In early March, just as the pandemic was gaining steam in the St. Louis region, Jane O’Halloran, MD, PhD, an assistant professor of medicine, and Philip Mudd, MD, PhD, assistant professor of emergency medicine, met to discuss the possibility of creating a COVID-19 specimen bank. Two and a half weeks later, they began collecting their first samples from COVID-19 patients. “The whole process would normally take at least six months,” Mudd said in a St. Louis Public Radio interview. “It was a very fast turnaround from conception to starting the project.”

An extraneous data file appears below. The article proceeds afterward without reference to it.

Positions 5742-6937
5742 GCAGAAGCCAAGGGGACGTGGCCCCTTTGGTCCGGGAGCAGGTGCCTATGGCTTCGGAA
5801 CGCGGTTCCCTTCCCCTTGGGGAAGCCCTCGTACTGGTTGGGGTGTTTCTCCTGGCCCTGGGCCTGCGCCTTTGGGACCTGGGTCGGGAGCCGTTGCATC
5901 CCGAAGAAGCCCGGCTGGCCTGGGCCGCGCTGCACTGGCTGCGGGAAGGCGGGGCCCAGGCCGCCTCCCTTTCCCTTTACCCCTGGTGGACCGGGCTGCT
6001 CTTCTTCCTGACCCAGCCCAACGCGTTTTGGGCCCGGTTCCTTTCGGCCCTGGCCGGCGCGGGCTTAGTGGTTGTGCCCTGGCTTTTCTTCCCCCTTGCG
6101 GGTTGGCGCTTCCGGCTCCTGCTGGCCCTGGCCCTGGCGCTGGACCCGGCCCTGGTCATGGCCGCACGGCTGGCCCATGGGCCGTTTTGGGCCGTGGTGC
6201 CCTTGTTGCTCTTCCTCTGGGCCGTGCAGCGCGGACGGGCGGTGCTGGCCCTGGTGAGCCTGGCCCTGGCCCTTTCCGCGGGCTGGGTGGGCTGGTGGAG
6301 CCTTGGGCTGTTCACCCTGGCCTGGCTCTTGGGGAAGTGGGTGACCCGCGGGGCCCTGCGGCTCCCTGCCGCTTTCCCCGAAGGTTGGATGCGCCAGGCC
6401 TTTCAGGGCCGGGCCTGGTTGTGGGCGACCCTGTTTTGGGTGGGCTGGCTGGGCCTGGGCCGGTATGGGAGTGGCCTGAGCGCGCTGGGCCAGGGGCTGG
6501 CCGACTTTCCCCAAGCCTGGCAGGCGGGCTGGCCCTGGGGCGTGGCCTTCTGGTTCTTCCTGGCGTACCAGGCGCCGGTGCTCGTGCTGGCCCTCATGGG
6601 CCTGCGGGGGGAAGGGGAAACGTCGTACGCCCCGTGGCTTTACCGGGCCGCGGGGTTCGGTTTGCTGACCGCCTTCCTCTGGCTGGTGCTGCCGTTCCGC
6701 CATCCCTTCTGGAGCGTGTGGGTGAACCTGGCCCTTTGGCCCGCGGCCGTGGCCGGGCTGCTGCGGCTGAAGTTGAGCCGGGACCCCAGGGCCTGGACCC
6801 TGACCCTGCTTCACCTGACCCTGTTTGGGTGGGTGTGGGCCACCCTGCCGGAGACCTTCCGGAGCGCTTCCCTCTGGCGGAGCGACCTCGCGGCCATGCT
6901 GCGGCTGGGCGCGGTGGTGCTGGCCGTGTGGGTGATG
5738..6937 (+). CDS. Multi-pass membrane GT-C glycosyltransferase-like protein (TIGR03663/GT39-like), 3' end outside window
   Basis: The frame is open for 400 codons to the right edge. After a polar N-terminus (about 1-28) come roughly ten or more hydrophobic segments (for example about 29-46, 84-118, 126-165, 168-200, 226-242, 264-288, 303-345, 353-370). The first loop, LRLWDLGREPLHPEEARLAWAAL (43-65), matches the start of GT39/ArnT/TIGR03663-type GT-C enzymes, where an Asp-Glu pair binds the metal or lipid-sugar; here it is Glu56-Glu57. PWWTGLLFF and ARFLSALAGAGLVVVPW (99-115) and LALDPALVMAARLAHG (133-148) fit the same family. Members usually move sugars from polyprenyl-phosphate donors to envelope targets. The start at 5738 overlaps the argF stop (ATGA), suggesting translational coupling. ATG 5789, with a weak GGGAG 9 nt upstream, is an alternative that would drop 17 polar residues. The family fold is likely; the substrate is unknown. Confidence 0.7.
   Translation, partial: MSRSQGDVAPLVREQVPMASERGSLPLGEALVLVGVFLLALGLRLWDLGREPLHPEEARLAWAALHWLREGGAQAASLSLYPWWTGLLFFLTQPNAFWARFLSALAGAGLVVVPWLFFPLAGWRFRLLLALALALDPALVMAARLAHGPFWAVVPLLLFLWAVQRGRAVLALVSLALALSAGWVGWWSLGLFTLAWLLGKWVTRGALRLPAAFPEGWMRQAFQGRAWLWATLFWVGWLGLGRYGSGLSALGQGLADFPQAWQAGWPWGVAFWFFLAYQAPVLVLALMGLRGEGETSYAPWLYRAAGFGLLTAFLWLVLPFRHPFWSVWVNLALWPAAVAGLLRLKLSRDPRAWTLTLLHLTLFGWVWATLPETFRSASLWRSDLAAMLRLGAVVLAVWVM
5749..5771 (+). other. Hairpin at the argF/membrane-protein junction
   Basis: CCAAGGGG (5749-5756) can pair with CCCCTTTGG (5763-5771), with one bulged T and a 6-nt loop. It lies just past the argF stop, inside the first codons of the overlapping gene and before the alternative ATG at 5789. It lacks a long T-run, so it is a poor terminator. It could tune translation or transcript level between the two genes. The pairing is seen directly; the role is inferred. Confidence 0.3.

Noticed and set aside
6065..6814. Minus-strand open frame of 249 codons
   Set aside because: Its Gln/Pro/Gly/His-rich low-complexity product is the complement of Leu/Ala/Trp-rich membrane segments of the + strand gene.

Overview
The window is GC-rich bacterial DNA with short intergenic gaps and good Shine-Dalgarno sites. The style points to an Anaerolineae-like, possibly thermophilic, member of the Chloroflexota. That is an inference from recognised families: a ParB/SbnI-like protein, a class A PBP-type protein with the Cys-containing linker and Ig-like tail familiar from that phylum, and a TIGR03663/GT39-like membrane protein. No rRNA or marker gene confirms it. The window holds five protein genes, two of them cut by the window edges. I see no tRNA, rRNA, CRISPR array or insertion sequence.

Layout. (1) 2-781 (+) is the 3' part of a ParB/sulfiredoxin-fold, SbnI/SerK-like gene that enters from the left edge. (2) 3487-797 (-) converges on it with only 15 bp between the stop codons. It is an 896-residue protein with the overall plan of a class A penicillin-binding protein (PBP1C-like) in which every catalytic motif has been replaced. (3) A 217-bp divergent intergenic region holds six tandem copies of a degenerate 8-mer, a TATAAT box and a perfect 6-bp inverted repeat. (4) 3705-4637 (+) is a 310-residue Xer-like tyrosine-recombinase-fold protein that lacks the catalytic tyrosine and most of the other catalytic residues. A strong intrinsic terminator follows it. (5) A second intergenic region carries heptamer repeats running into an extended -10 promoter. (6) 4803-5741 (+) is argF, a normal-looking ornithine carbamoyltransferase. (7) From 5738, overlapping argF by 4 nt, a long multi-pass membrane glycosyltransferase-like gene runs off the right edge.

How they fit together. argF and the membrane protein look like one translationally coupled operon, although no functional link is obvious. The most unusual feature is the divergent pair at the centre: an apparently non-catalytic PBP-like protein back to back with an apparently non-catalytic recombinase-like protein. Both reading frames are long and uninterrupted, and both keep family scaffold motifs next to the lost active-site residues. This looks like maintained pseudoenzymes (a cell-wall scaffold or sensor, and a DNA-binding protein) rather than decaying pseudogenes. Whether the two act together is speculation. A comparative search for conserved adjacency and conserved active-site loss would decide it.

Washington University researchers are continuing to collect blood, saliva and urine samples, with the goal of recruiting at least 500 people. When a patient is tested for COVID-19 at Barnes-Jewish Hospital or an affiliate testing site, hospital workers ask if they’d be willing to provide medical samples. A month later, the patient returns to the hospital for a follow-up visit and a second round of specimen collection. About 20 labs on the Medical and Danforth campuses are using the samples for a broad range of studies, including research on immune responses to the virus and whether genetic factors may put a person at higher risk.